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Situation of displaced in south Lebanon 'unsustainable'

Situation of displaced in south Lebanon by Israeli-Hezbollah fighting 'unsustainable': Officials
3 min read
South Lebanon
24 October, 2023
Officials said that scabies has already emerged in IDP shelters, with risks of further diseases spreading.
The UN has said that over 19,000 people have been displaced in Lebanon due to clashes between Hezbollah and Israel along the Lebanese-Israeli border. [Getty]

The situation of the emergency shelters housing the thousands of people displaced by fighting between Hezbollah and the Israeli army along the Lebanese border is "unsustainable," officials in the southern city of Sour warned on Tuesday, 24 October.

Over 1,000 individuals have taken shelter in three schools in Sour, while an additional 5,000 live in private apartments around the city, with more suspected to be unregistered.

Officials have said poor access to sanitation and medication has already caused a scabies outbreak in shelters, warning against the further spread of diseases under the current conditions.

Humanitarian needs are being met by local organisations which are providing hot meals and essential goods, but more funding is needed to support the growing number of internally displaced persons (IDPs).

"We are living the situation day by day, to be honest. The longer the situation goes on, the less sustainable this becomes," Hassan Dbouk, the head of municipalities in Sour, told The New Arab.

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The UN said on Monday that around 19,000 individuals have been displaced by the two weeks of rocket exchanges between pro-Iran group Hezbollah and Israel along the border. Residents began to flee border towns in the first few days of clashes, fearing a wider escalation, with the flow of displaced residents continuing as Israeli strikes intensified.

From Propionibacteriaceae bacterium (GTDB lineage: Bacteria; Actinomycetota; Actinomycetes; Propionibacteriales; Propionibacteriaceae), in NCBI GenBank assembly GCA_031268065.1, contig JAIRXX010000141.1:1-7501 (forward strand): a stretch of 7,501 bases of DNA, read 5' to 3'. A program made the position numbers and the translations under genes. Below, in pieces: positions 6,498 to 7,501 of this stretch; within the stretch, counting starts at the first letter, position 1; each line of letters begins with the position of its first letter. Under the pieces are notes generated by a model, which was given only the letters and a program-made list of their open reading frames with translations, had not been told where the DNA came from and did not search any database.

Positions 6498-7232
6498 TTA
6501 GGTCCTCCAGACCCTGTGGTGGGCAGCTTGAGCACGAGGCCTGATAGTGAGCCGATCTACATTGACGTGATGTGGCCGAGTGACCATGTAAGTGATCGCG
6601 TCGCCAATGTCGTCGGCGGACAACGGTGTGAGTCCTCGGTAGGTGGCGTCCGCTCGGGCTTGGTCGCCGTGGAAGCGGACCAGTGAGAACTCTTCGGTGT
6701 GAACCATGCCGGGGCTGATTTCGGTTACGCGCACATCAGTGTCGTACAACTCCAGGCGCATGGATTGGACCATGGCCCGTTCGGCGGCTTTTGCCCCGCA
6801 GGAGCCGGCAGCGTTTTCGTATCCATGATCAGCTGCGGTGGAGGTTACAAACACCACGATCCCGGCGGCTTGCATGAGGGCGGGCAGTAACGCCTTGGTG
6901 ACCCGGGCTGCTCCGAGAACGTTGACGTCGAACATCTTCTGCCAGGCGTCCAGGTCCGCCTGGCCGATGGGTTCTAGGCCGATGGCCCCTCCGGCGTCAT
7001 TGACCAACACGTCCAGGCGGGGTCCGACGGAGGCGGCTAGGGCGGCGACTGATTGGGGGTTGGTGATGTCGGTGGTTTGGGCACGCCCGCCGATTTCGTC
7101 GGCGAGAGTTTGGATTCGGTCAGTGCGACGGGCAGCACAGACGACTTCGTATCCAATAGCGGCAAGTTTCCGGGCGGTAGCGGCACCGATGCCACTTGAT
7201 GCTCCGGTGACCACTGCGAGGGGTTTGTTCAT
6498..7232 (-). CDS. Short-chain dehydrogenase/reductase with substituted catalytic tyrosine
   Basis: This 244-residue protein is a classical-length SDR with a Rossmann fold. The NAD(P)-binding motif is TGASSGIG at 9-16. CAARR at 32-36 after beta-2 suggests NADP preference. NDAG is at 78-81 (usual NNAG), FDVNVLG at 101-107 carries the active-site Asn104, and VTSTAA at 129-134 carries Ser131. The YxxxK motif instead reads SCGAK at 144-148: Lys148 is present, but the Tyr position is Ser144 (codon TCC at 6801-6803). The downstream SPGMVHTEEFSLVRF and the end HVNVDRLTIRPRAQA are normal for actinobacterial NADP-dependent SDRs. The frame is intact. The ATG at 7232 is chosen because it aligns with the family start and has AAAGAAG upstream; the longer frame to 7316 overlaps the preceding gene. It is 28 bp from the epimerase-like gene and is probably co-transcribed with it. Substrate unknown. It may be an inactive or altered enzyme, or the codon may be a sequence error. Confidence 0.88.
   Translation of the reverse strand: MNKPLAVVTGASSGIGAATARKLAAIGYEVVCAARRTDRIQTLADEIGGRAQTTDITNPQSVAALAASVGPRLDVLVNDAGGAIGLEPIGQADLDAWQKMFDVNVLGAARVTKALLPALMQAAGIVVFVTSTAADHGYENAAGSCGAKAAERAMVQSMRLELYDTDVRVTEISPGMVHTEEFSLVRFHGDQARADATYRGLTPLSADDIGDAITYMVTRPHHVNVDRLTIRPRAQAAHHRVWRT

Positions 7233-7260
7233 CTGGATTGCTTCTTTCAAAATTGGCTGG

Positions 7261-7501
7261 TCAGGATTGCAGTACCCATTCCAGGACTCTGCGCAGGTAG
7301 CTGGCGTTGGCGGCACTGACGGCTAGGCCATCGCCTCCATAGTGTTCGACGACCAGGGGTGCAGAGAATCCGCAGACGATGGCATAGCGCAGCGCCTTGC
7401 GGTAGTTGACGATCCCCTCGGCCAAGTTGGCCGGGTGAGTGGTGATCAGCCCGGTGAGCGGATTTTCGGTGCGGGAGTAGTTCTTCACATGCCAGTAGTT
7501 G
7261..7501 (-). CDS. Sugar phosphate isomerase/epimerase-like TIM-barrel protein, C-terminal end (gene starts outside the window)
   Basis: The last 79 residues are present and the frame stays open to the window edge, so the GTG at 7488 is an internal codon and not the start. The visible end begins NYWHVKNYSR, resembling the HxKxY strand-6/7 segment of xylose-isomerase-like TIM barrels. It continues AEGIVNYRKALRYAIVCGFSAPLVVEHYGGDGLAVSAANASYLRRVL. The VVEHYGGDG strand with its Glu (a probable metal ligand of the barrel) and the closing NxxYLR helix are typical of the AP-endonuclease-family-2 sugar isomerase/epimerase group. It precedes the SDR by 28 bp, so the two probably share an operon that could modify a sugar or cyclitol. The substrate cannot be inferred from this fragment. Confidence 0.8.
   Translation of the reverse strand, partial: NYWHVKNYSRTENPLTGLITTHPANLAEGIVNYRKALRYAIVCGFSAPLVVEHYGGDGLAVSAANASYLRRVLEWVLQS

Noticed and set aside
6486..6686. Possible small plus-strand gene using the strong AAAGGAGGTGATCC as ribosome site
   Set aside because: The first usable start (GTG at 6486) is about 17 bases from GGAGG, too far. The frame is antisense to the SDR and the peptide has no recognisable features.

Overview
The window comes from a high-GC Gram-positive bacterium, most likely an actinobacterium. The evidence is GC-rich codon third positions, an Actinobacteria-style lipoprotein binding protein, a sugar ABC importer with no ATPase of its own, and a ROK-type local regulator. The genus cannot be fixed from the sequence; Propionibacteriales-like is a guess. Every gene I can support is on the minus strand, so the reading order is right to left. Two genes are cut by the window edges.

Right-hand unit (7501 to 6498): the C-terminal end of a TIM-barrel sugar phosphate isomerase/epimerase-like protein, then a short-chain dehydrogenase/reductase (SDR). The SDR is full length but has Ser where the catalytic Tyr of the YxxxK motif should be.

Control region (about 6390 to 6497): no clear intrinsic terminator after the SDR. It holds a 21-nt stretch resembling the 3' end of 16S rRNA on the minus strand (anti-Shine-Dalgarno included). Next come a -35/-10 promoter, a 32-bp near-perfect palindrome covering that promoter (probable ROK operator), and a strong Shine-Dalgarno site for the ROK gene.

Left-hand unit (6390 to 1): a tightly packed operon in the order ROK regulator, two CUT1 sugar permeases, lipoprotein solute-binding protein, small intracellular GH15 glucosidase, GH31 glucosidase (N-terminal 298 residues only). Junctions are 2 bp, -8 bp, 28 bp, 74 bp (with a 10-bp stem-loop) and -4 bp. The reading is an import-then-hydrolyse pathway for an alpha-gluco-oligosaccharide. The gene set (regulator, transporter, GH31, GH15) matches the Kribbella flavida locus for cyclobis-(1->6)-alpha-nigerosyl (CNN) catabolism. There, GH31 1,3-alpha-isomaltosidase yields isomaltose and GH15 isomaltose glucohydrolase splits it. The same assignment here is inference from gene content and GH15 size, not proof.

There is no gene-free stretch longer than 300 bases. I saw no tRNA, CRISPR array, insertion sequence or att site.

Many of them have fled to the capital city of Beirut or further north to stay with relatives if they are able.

The Lebanese government has created an emergency plan in case of a full-scale war with Israel, with specific zones being prepared to receive waves of anticipated displaced people.

The humanitarian response in Sour, however, the closest large city to the Lebanese border and the largest recipient of IDPs to date, is thus far largely improvised.

Economic crisis compounding displacement

Conditions in shelters are cramped, with up to 15 individuals per room and hundreds of families sharing just eight toilets with no showers available.

Dbouk has warned of the further spread of skin diseases among IDPs and, eventually, the host community, pointing to the emergence of scabies just two weeks into the current conflict.

NGOs have provided the bulk of the humanitarian response in Sour, as the cash-strapped municipality does not even have the funds to pay the salaries of its employees.

While short-term needs like food and water are covered within shelters, other basic supplies are lacking, particularly among those IDPs sheltering in private residences.

"There are a lot of people who have nothing, there are a lot of people who have to keep moving from place to place because there are not enough supplies for them," Abdullah Ghareeb, the mayor of the border town of Dahayrah, told TNA.

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Dahayrah, a town of about 2,000 residents that sits about 100 meters from the border with Israel, was almost entirely depopulated on 17 October after hours of Israeli strikes.

The lack of supplies has forced Dahayrah's residents to journey back to their village to retrieve clothes and other essentials despite the risk of coming under Israeli shelling.

Lebanon is amid a four-year-long economic crisis, with the national currency losing over 98 per cent of its value and two out of three people being thrust into poverty.

The poor economic conditions have intensified the harm of displacement, with IDPs unable to afford new accommodations, clothing or other goods.

The financial crisis has further hamstrung the ability of families to stock up on necessary supplies in preparation for a protracted conflict, as was the case in the over-a-month-long war with Israel in 2006.

It is unclear if border clashes between Hezbollah and Israel will pull Lebanon into a full-scale war. However, the anticipated Israeli ground invasion of Gaza is reported to be a red line for the Lebanese militia.